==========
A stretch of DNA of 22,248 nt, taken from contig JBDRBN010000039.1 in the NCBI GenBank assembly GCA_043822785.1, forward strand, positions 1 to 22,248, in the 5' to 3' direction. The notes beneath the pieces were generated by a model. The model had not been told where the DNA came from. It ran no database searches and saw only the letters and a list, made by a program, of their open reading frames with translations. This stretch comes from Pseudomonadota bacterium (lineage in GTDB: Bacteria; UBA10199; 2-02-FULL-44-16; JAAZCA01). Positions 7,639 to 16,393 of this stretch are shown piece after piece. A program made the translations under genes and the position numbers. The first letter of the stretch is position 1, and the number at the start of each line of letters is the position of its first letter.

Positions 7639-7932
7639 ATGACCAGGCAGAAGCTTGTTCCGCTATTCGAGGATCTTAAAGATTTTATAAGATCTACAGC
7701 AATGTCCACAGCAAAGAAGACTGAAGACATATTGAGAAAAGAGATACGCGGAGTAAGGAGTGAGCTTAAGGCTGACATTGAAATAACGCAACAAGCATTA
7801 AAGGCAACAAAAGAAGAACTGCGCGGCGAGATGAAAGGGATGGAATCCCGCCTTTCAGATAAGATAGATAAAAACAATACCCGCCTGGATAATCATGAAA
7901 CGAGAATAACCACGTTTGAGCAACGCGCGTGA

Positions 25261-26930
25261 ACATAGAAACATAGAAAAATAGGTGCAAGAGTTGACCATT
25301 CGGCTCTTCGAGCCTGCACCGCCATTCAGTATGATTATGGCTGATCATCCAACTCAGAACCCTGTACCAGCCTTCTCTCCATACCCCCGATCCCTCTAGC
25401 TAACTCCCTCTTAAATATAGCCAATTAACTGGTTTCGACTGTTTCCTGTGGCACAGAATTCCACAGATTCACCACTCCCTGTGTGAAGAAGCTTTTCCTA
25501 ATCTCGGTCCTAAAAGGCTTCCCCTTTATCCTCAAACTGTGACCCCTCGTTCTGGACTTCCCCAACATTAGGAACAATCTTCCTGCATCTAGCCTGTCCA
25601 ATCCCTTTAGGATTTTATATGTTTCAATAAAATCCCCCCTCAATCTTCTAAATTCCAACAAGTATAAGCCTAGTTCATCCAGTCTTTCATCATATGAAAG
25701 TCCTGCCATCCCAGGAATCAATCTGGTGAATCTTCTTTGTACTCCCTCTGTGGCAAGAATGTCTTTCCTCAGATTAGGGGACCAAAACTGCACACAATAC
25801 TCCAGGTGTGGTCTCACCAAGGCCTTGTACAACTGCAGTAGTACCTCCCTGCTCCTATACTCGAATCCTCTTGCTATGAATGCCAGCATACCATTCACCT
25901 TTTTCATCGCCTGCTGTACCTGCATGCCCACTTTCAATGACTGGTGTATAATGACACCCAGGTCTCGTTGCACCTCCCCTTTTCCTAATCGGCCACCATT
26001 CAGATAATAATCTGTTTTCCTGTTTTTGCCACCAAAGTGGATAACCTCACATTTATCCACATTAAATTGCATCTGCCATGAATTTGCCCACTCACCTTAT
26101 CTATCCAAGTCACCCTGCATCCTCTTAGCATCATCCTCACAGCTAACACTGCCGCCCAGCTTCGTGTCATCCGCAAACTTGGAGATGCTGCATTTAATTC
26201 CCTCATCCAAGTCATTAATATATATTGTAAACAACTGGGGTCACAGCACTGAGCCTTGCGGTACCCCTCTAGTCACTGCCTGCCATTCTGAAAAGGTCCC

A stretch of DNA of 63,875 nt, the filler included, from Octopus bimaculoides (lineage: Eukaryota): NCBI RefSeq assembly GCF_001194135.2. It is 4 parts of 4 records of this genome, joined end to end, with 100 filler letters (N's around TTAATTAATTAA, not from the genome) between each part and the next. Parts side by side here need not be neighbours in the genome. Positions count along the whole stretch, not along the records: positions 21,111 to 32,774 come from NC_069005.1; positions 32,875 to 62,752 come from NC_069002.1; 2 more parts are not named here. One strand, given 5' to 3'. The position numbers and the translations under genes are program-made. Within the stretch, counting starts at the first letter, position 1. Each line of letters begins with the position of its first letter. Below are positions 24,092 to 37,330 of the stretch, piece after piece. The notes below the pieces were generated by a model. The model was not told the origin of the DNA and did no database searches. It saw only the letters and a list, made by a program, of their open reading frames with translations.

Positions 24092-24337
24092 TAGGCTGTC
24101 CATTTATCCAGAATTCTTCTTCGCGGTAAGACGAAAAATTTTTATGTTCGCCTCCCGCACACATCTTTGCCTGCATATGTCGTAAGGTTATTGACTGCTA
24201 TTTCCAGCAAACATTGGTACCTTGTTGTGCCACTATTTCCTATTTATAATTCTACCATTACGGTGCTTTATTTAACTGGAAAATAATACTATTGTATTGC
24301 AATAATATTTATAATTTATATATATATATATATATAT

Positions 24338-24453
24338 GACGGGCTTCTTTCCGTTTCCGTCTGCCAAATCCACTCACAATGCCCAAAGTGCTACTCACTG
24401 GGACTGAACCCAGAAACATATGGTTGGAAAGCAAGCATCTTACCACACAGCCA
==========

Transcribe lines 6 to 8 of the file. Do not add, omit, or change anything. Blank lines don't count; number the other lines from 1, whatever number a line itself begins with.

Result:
7901 CGAGAATAACCACGTTTGAGCAACGCGCGTGA

Positions 25261-26930
25261 ACATAGAAACATAGAAAAATAGGTGCAAGAGTTGACCATT